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EXPRESSIONS OF GROWTH Sanjna Pandit, a ninth grader at The Kinkaid School, began dancing Bharatanatyam at the age of 6.
Thayum thatha, thayum thaha, thai thai dith thith thai. These words don’t quite roll off one’s tongue, do they? That phrase is a dance sequence in Bharatanatyam, a 5,000-year-old Indian classical dance. Bha-ra-ta-nat-yam involves intricate storytelling, poses, and vigorous rhythmic dancing set to a live orchestra, as the dancer evokes interactive joy and emotions between herself and audiences.
My Bharatanatyam journey began at the age of 6 with my teacher, Mrs. Padmini Chari, founding director of Nritya School of Dance. Every Thursday, my “dancemates” (usually other second- or third-generation Indian-Americans) and I experienced one hour of invigorating practice. We learned our ancient heritage and developed confidence in other aspects of our lives.
It took me years to appreciate Bharatanatyam’s physical, mental, and holistic impact on my life. Padmini Auntie (as I call my teacher) holds an annual showcase of her students’ progress, and I not only grew more comfortable performing on stage but also grew in unexpected ways: from a little girl to a young woman, from donning simple dresses to ornate outfits with intricate jewelry and headpieces, from a five-minute basic performance to extended, beautifully choreographed numbers.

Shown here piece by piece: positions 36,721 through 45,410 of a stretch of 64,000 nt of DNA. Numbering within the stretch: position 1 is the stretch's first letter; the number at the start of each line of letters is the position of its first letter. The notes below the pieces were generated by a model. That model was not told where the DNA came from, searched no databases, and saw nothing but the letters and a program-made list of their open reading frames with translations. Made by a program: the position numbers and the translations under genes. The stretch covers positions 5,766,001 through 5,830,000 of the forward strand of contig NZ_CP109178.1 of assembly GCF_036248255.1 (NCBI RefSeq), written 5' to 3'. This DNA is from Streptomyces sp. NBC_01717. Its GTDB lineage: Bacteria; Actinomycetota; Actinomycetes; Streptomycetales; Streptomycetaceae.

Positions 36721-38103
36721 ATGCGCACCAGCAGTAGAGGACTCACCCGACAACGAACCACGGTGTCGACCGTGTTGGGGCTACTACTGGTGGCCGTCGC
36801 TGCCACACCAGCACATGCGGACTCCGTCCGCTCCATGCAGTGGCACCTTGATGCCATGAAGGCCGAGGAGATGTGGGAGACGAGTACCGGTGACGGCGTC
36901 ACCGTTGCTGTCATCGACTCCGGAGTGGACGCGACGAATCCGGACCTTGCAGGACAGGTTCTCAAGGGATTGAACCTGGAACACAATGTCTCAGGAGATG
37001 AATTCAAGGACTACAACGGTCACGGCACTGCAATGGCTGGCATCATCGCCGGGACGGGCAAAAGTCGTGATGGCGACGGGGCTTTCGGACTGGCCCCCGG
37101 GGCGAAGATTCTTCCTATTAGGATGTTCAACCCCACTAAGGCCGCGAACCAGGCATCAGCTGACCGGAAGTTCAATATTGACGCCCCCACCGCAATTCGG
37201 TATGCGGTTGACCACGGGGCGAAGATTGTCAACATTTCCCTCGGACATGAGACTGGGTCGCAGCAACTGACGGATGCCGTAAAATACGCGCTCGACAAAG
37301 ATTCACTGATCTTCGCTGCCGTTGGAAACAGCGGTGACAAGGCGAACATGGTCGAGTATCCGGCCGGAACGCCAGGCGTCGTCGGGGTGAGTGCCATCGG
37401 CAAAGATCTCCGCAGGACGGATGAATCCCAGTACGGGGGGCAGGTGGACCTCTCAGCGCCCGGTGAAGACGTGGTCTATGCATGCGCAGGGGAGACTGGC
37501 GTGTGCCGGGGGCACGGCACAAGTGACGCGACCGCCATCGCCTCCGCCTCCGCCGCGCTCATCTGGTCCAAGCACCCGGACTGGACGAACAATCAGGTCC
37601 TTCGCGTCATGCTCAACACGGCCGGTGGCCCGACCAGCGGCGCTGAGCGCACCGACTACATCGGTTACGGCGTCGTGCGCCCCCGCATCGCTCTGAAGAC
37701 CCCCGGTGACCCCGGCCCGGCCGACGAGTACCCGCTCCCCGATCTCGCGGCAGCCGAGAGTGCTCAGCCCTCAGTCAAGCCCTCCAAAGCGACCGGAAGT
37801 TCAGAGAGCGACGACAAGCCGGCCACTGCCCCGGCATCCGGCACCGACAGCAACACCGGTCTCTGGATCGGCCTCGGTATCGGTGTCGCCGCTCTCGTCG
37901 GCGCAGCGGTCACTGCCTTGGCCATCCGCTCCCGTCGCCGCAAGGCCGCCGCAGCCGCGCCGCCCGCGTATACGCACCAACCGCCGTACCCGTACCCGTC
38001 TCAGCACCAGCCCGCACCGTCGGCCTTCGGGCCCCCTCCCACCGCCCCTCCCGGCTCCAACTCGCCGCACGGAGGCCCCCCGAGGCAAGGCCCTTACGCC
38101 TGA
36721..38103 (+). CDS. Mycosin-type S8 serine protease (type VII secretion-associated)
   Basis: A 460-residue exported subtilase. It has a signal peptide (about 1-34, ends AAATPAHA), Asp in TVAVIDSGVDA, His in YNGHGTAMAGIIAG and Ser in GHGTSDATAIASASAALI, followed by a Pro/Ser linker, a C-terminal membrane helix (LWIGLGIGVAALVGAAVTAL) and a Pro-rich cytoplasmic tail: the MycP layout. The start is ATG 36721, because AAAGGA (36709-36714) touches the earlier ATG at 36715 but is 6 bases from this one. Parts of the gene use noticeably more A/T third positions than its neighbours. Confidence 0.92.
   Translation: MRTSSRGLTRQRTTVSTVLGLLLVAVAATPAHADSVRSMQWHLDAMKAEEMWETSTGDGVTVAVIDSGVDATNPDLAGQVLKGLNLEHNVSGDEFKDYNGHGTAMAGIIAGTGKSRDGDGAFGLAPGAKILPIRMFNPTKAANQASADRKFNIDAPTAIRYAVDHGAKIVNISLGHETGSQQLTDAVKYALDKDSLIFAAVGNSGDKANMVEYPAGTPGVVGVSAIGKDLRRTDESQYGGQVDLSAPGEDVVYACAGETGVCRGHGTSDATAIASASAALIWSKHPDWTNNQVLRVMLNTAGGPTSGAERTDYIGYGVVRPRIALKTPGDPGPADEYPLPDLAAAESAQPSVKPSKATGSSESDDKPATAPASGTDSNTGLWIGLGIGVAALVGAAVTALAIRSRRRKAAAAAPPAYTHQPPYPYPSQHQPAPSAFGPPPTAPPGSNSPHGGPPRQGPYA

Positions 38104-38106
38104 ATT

These were expressions of external growth; internally, I gained appreciation and acceptance of my Indian heritage. I am blessed to share stories of my Hindu faith and ancestral culture. I’ll never forget my performance depicting the Hindu god of dance, Nataraja, dancing to rhythmic beats that represent the heartbeat of the universe that unites us all. Power swelled and filled me with overwhelming happiness and connectedness to my audience.
I am preparing for my Arangetram, a Bharatanatyam dancer’s real test: a solo performance of dance numbers performed live to an audience of dancers, musicians, friends, and family. I am excited and grateful to be under the guidance of my teacher, who brought this ancient art form to Houston. I remain hopeful that my dance journey will continue to flourish.
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